|You go grrrrrrl|
Local women are putting a positive spin on the once antagonistic phrase "Throw like a girl!"
In fact that directive is being displayed proudly across the banner of San Francisco's newest nonprofit: Girls Reclaiming Revolutionary Recreational Power, or "GRRRL" for short.
The goal of GRRRL's sponsors, Elizabeth Labedz and Whitney Daleiden, is to create a "network of powerful girls who are self-confident and support each other" by battling gender stereotypes. This includes the expectation that girls mold themselves into "the less intelligent, weaker, speak-when-spoken-to sex."
How will this goal come to fruition? Labedz and Daleiden are hosting a week-long summer camp for pre-teen girls at the Castro-based Eureka Valley Recreation Center
The camp will be the first of its kind, combining sport activities like soccer, rugby, dance and self-defense with educational workshops on nutrition, body image, and leadership skills. "We're intentionally pairing health-leadership and social-justice workshops with sports," Daleiden explains. "We want girls to learn that you can be strong instead of just focusing on being skinny."
GRRRL's philosophy of teaching empowerment rests on combating the "self-esteem drop" that occurs among girls in middle school. By focusing on health education, sports, and leadership development, the camp's instructors hope to debunk mainstream messages that perpetuate unrealistic beauty standards and promote healthy relationships.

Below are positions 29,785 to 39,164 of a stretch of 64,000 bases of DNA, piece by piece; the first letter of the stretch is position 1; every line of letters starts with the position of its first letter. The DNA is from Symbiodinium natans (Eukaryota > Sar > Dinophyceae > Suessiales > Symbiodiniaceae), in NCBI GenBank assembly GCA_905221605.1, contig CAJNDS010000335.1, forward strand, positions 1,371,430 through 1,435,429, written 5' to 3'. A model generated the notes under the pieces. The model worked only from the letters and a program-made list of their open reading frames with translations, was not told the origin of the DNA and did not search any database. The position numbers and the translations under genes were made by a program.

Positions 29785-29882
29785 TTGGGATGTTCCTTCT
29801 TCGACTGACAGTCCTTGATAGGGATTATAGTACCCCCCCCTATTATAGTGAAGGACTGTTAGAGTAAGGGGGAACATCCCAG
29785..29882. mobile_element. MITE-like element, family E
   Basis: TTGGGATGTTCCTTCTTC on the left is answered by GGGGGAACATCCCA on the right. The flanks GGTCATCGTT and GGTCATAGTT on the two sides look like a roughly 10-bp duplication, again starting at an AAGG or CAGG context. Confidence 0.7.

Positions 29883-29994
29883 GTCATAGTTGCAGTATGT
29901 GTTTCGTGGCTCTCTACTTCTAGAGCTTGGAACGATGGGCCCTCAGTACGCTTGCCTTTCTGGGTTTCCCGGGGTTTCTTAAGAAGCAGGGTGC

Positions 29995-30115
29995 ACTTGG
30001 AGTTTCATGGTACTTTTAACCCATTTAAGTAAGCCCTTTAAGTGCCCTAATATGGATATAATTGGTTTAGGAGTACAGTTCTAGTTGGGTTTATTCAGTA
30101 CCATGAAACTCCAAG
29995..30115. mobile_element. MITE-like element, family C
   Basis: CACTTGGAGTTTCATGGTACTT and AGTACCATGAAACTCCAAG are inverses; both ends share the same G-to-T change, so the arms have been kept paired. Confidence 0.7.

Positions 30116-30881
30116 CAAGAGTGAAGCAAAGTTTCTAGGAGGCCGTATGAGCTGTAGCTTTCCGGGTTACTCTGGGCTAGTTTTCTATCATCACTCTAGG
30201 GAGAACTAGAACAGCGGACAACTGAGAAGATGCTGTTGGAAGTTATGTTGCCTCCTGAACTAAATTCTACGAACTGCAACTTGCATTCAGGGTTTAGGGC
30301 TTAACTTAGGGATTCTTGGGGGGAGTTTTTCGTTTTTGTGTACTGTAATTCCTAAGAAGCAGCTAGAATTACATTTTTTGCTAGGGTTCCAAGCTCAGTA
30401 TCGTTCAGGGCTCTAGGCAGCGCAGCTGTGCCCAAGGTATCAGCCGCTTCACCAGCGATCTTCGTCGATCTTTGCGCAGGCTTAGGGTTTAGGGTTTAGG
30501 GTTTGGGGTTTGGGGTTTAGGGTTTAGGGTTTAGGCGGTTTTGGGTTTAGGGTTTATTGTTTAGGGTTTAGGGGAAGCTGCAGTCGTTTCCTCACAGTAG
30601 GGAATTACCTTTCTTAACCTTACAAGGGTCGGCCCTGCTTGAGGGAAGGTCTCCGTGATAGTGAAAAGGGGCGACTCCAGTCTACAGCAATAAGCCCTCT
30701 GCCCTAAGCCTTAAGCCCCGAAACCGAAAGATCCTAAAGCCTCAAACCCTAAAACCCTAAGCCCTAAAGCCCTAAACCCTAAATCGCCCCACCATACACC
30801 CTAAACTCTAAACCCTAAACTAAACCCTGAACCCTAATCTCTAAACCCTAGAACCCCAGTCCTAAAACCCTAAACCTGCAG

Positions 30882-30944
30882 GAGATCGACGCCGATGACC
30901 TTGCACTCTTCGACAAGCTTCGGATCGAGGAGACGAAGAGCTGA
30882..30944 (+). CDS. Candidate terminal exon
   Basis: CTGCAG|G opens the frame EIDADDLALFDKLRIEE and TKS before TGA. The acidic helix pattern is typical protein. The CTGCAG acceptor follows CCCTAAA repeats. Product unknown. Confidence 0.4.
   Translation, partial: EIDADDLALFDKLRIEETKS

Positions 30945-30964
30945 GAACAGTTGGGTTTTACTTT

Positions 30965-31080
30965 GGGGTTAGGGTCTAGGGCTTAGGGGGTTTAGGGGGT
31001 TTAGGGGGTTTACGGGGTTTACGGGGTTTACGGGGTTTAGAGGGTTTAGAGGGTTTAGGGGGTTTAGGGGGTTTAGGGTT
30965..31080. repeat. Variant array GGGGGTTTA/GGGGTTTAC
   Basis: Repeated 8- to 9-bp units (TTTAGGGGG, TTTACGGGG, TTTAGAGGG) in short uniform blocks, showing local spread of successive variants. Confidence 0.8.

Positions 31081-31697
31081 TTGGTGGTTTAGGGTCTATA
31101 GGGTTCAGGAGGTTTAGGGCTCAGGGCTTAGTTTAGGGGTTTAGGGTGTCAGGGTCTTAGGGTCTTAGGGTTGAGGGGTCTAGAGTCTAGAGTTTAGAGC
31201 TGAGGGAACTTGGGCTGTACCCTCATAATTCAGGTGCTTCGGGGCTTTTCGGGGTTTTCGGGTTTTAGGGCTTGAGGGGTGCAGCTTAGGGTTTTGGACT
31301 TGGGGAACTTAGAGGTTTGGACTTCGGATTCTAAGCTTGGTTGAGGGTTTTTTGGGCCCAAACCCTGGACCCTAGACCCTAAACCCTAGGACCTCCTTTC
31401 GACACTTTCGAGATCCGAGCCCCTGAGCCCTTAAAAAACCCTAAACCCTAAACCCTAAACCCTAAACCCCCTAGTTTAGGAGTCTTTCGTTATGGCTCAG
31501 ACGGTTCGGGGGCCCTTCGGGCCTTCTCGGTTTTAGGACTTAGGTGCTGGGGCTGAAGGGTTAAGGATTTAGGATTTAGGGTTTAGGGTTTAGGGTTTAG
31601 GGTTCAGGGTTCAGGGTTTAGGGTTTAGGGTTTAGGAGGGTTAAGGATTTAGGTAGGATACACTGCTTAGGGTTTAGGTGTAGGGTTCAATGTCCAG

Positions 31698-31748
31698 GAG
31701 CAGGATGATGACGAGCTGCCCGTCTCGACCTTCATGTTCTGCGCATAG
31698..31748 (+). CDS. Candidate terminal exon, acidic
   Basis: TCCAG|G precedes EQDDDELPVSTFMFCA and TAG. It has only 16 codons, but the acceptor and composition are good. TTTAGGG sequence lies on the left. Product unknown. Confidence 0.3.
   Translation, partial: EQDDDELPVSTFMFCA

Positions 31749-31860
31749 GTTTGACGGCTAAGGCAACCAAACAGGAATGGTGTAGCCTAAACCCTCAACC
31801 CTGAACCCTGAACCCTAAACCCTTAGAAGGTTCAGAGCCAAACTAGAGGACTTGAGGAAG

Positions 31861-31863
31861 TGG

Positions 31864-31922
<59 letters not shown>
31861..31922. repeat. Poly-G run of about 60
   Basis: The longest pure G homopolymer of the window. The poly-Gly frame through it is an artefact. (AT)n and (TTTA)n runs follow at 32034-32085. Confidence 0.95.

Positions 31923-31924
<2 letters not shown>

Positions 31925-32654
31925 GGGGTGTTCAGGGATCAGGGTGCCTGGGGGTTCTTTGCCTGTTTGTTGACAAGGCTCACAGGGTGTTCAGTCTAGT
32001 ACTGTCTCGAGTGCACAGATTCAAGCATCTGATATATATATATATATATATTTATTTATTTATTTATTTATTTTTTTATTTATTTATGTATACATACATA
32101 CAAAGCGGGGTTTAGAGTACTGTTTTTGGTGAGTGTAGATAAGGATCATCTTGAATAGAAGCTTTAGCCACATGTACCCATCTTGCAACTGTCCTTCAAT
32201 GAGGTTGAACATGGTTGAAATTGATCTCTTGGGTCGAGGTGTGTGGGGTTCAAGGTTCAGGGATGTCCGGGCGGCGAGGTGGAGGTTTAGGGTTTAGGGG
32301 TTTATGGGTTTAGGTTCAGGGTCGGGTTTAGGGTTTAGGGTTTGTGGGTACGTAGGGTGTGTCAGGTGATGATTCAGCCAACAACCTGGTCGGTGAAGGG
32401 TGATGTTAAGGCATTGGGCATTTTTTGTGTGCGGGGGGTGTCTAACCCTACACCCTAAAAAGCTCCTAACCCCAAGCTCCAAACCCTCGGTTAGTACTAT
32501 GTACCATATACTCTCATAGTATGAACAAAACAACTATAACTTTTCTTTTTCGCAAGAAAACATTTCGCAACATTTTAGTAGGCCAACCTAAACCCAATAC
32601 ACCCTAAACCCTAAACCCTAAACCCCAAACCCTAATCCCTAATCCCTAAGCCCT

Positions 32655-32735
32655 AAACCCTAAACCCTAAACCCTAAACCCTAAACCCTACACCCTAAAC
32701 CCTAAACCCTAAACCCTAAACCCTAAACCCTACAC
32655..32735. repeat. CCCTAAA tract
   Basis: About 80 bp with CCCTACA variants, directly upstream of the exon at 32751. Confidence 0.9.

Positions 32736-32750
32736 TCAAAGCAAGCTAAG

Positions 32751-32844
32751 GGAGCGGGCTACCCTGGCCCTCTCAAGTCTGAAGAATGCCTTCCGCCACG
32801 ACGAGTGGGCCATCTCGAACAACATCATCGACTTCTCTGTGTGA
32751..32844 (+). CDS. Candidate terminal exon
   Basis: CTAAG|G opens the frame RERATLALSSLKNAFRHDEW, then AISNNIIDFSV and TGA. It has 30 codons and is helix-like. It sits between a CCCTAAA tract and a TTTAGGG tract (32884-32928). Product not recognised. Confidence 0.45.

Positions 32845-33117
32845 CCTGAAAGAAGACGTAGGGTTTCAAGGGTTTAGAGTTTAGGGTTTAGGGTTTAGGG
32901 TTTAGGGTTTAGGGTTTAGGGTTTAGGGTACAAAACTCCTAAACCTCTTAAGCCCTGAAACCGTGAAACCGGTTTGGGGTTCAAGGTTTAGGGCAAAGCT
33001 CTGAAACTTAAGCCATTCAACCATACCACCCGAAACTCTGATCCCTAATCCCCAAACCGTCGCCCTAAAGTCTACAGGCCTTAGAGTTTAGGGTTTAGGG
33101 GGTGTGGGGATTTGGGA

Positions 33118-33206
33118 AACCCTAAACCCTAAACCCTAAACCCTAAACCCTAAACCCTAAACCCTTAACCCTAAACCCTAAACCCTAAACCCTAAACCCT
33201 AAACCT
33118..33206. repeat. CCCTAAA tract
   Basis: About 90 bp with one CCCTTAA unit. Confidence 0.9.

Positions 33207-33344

Eight volunteer coaches have been recruited to run the fledgling camp, which is slotted to occur this July. They hail from the Bay Area's more established organizations, including San Francisco CrossFit, Dance Mission Theater
, Impact Bay Area, and the Respect Institute
, to name a few. And thanks to the camp's sliding-scale policy, no girl will be turned away for lack of money.
Perhaps this camp will succeed in its goal to produce female powerhouses. After all, as their website
points out, "it is no accident that 80 percent of the female executives at Fortune 500 companies identified themselves as former 'tomboys' -- having previously played sports."Follow us on Twitter at @TheSnitchSF and @SFWeekly